The platen may define surfaces which are positioned to act on a specimen in tension or the platens may define surfaces which are positioned to act on a specimen in compression. In one form of the invention, the platens comprise interdigitated members.

One form of a test fixture of the present invention, as used for testing the fluid sealability of a specimen of gasket material, comprises a frame assembly, upper and lower platens between which a specimen of gasketing material is adapted to be clamped, the platens being mounted on the frame assembly a movement toward and away from each other, a wedge assembly comprising a pair of confronting, upper and lower wedge members on slidable bearing engagement with each other and mounted on the frame assembly in line with the platens, and means for sliding one of the wedge members on, and relative to, the other wedge member to move one of the platens toward the other to clamp a specimen between confronting platen surfaces.

Preferably the frame assembly includes guide means for the upper wedge member for guiding the upper wedge member for movement up and down only relative to the lower wedge member and a threaded member is provided for moving the lower wedge member to and fro for moving the upper wedge member up and down.

The fluid sealability test fixture may also include means for simulating bolt stretch, such as compression spring means in line with the platens. Alternatively, the frame assembly side plates may be proportioned to provide for simulating bolt stretch by serving as tension spring means.

Desirably a load cell is mounted on the frame assemblies referred to, above and in line with the platens for continuously sensing the load applied to the specimen, and a read-out instrument associated with the load cell is provided to give a continuous readout of the load sensed by the load cell.

Further objects, features, and advantages of the present invention will become apparent from the following description and drawings.

BRIEF DESCRIPTION OF THE DRAWINGS

FIG. 1 is a perspective view, partially broken away, of a test fixture in accordance with the present invention which is adapted for testing the sealability of a material specimen;

FIG. 2 is an exploded perspective view of the test fixture of FIG. 1;

FIG. 3 is an illustrative side elevational view of a load adjustment wedge assembly of the test fixture of FIG. 1;

FIG. 4 is a fragmentary side elevational view of the load adjustment wedge assembly and surmounted bottom platen of the test fixture of FIG. 1;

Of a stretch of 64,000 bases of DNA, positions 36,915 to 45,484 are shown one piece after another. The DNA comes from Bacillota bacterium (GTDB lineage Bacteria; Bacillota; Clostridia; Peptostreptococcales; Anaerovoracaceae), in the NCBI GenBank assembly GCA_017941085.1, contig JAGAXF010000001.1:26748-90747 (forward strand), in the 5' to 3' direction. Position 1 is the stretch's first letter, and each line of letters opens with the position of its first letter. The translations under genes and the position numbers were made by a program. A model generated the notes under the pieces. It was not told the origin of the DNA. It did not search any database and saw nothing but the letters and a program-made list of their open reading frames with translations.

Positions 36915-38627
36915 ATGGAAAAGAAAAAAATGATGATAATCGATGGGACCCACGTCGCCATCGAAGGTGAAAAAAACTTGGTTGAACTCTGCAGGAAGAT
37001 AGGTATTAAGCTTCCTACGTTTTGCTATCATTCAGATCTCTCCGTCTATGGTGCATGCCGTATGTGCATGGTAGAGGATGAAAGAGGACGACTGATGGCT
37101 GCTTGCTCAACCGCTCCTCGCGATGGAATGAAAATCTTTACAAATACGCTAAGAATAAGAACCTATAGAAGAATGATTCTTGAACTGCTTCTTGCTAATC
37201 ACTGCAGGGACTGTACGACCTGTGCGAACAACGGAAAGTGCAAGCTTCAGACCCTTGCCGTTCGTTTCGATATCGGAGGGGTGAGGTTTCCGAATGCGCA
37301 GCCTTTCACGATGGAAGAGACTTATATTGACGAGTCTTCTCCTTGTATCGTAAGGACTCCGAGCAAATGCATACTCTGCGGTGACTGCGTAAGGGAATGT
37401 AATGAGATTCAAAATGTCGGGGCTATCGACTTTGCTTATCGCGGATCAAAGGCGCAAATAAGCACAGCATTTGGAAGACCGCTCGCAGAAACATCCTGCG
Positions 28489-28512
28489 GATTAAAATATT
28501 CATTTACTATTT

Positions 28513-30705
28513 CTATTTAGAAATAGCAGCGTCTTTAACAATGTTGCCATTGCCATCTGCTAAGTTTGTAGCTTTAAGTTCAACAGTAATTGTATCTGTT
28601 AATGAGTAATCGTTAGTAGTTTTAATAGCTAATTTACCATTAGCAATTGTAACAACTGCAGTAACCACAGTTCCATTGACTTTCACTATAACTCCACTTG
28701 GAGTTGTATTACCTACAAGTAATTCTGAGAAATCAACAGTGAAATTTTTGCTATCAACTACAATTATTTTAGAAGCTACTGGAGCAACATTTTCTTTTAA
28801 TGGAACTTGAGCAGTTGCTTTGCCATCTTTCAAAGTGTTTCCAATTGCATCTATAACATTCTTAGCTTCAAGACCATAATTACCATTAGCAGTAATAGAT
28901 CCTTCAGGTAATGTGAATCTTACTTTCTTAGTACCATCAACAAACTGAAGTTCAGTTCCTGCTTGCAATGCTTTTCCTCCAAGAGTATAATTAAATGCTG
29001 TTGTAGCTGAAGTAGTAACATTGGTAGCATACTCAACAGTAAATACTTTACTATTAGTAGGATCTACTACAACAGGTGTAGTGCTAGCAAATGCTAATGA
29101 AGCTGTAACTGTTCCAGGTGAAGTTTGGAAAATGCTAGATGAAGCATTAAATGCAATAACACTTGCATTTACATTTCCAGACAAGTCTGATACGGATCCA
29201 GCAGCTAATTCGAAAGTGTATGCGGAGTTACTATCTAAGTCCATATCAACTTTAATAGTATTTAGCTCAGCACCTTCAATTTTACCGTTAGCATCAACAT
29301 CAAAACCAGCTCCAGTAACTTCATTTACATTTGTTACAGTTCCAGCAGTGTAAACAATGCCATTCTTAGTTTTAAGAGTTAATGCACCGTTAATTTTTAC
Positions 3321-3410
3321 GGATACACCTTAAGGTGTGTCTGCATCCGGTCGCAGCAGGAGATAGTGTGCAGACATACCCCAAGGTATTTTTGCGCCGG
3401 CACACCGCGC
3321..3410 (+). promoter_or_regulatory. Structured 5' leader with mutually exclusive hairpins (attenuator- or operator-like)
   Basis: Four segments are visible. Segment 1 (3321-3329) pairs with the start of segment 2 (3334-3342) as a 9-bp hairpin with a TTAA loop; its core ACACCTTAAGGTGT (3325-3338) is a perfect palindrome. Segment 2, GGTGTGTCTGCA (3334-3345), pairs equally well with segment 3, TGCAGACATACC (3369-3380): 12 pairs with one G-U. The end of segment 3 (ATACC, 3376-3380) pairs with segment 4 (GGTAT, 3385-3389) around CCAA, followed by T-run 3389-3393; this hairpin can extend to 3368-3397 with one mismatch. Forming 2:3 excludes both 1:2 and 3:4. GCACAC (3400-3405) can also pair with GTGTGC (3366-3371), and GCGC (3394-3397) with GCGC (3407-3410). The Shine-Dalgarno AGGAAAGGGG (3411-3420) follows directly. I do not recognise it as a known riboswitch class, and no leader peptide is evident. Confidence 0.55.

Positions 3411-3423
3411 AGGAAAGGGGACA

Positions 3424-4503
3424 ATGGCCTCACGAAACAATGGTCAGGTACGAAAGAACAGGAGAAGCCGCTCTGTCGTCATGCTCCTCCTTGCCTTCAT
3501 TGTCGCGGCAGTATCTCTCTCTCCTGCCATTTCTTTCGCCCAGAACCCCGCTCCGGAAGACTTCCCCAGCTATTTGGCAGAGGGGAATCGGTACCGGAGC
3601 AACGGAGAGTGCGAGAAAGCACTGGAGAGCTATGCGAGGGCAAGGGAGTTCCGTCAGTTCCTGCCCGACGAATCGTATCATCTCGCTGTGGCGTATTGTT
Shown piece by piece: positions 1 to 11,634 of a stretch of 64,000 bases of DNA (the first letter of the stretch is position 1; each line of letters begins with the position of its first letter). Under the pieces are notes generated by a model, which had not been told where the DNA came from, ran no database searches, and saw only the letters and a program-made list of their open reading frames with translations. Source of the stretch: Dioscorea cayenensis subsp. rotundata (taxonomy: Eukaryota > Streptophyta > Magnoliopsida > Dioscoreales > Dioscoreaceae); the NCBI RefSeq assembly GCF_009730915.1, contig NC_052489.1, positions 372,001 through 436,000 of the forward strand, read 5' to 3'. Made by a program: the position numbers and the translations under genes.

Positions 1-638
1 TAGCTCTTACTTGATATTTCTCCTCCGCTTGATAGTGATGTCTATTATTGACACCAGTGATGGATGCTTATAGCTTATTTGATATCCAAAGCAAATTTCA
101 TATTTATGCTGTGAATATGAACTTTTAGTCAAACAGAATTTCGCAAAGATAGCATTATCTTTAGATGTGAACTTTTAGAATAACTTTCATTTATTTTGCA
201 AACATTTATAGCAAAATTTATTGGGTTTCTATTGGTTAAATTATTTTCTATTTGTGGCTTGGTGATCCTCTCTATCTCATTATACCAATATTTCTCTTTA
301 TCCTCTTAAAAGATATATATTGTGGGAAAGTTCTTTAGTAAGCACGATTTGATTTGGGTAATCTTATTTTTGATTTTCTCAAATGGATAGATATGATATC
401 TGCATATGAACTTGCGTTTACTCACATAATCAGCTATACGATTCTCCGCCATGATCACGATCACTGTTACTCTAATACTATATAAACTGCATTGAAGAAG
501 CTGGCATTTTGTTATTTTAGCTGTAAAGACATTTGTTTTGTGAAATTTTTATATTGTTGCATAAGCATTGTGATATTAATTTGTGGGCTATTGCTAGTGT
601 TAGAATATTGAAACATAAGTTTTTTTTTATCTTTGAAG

FIG. 5 is an enlarged exploded perspective view of the platens of the test fixture of FIG. 1, showing a typical material specimen to be tested for material sealability;

FIG. 6 is a schematic view of a liquid supply system for conducting a sealability test with the test fixture of FIG. 1;

FIG. 7 is a graph showing typical varying load deflections which may be obtained by varying arrangements of Belleville springs as used with the test fixture of FIG. 1;

FIG. 8 is a perspective view of a modified material sealability test fixture of the present invention;

FIG. 9 is a perspective view, partially broken away, of a further test fixture in accordance with the present invention;

FIGS. 10 and 11 are enlarged side elevational views, partially in cross-section, of the platen assembly of FIG. 9 in first and second positions of movement of the wedge assembly; and

FIG. 12 is a view taken along line 12--12 of FIG. 11.

DETAILED DESCRIPTION OF PRESENTLY PREFERRED EMBODIMENTS

A presently preferred embodiment of a test fixture of this invention is that shown in FIGS. 1 to 6, inclusive. Test fixture 10 is especially adapted for testing material sealability. As shown in FIGS. 1 to 6, test fixture 10 is adapted for testing a specimen under load and under close reproducible tolerances and conditions, and comprises a cage or frame assembly 11 having a top and a base, which are connected by metallic members (as of steel) to be loaded, such as side plates 12, a top plate 14 and a base or bottom plate 16. Plates 12, 14 and 16 are secured at the top and bottom respectively via screws 18 which pass through openings in the side plates into suitably threaded openings in the sides of the top and bottom plates. Guide means or bars 20 are positioned at each lower side of the frame assembly and are secured by screws (not shown) which pass through vertical openings in the bottom plate 16 into suitably threaded openings in the bottom edges of the guide bars. Each guide bar 20 defines forward and rear vertical portions or guides 22 to guide the top wedge for vertical movement, as will be described.

The top plate 14 mounts a readout instrument 30 and a load cell 32. Load cell 32 is secured against the lower surface of top plate 14, via mounting screws 34, which pass therethrough at appropriate locations. The lower surface of plate 14 defines suitably threaded openings to receive screws 34. A typical, suitable load cell is available from Sensotec, Inc. and is designated as Model No. 41. It continuously senses the load applied to it, hence to all parts of the test fixture between the top and bottom plates 14, 16.